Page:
Research shows that “risky driving behaviour” is not a single dimension, it is more complex than that. Over the last 25 years, researchers have worked to find ways to measure the complex range of factors that contribute to the risks of driving from a human factors perspective. The ultimate purpose is to provide drivers with insight into their behavioural risk to ensure that the training fits addresses the specific elements identified rather than ‘one-size fits all’ training. This research has been instrumental in the development of the Driver Risk Index suite of assessments, with the first set of studies taking place at Aston University in the 1980’s. The Driver Risk Index is now used as part of behaviour based fleet driver safety programmes around the world.
There are four sections in the Driver Risk Index. The behavioural section consists of 5 factors – Aggression, Thrill Seeking, Hazard Monitoring, Fatigue Proneness and Dislike of Driving.
- The Aggression factor deals with risk-taking due to frustration, impatience and hostility to other road users.
- Thrill Seeking assesses enjoyment of risk and how driving behaviour is affected
- The Hazard Monitoring dimension focuses on active attempts to maintain concentration and awareness when driving is difficult.
- Driving Fatigue identifies individual differences in alertness after a long journey.
- Dislike of Driving measures anxiety in response to driving under certain traffic situations.
The variants of the Driver Risk, such as Fleet Driver Risk Index, Police Driver Risk Index, etc., have been the subject of specific research programmes at Cranfield University to investigate how these core factors are reflected in the way drivers at work respond to the particular demands of their job. Each assessment produces a somewhat different profile dependent on the driver’s job role.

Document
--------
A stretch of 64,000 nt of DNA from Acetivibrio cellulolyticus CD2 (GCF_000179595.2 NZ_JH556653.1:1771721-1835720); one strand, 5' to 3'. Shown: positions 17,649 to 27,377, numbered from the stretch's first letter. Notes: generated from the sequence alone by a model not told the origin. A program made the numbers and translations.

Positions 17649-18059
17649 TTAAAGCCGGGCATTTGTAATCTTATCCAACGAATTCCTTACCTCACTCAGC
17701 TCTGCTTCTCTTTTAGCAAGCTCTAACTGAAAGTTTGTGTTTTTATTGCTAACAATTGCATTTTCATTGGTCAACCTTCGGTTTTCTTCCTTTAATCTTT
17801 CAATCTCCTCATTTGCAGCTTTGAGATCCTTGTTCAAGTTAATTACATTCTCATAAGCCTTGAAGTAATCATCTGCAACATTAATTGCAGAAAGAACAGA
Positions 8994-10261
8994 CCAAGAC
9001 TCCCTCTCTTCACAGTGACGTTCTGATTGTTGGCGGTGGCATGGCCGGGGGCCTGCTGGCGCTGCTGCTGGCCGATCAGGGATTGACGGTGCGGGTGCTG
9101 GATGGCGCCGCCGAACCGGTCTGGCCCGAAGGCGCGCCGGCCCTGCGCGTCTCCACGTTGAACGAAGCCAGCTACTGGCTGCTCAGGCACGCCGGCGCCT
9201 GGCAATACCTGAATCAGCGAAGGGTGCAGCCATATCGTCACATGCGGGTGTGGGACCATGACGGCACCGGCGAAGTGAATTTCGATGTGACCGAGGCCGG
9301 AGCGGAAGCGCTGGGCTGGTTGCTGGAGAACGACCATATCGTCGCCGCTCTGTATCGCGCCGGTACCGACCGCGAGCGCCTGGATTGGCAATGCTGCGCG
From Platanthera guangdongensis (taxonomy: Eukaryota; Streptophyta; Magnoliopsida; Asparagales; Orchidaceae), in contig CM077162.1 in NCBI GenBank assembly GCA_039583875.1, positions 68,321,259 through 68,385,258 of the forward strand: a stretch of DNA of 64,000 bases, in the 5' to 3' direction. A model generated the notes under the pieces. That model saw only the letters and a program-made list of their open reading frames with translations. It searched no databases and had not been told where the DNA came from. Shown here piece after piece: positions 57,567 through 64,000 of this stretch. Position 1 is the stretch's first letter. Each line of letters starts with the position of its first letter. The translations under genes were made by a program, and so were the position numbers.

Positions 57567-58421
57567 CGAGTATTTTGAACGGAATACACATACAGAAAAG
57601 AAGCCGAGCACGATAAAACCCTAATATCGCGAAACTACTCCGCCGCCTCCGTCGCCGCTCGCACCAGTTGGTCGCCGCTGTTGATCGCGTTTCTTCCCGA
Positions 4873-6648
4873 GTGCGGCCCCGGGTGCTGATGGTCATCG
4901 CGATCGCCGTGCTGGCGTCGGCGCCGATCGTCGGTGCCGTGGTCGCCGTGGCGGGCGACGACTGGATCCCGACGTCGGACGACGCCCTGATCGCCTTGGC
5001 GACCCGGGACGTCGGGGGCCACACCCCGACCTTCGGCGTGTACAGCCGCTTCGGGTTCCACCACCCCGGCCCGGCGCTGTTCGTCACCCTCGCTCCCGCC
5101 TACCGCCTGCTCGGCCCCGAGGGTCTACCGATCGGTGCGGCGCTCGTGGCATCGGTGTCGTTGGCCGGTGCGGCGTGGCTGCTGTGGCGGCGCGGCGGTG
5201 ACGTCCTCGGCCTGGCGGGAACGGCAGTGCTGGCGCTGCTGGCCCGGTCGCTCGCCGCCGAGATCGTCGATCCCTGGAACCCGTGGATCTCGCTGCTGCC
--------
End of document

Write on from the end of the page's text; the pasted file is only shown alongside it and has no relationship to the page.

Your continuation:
Initial research to develop the Driver Stress Inventory used drivers from the UK and US and found that Thrill Seeking and Aggression were linked to dangerous behaviours, especially violations and high speed driving. On the other hand, Hazard Monitoring was associated with safe behaviours (Matthews et al., 1996). Drivers high in Dislike of Driving drove more slowly but made more mistakes when driving. Driving Fatigue was also linked to more mistakes on the road. Older drivers showed a lower-risk profile with lower scores for Aggression, and higher scores for Hazard Monitoring. Thrill Seeking was highest amongst young drivers, but seems to lessen with age. However, some drivers maintain Thrill Seeking tendencies beyond their mid-twenties and behavioural intervention are needed to develop safer habits.
There have been a number of peer-reviewed academic studies on work related driving using the scales from the Driver Risk Index. Two of these studies will now be described.
Oz et al. (2009) looked at four different types of drivers in Turkey – taxi drivers, minibus drivers, large goods vehicle drivers, and private motorists. They reported that Aggression, Hazard Monitoring and Dislike of Driving were related to higher crash rates. High Aggression and Dislike of Driving were both associated with speeding. Minibus drivers were significantly higher in Aggression compared with private motorists probably due to increased driving hours and the frustrations of dealing with passengers and being under time pressure. Higher levels Driving Fatigue were also found amongst professional drivers probably due to longer hours behind the wheel.
In a second study of drivers at work, the Driver Risk Index scales were administered to professional and non-professional drivers in Australia (Desmond and Matthews, 2009) and found that drivers’ Driving Fatigue scores related directly to tiredness and stress after a long drive with a common root cause – coping strategies.
How drivers manage the stressful and fatiguing elements of driving for work are critical to managing risk. Using the Driver Risk Index identifies poor coping strategies that several studies show are related to unsafe driving behaviour. By profiling drivers, we are able to take the first step in providing a specific behaviourally-based intervention to improve safety at work. This approach means that each driver receives an intervention based on their specific needs.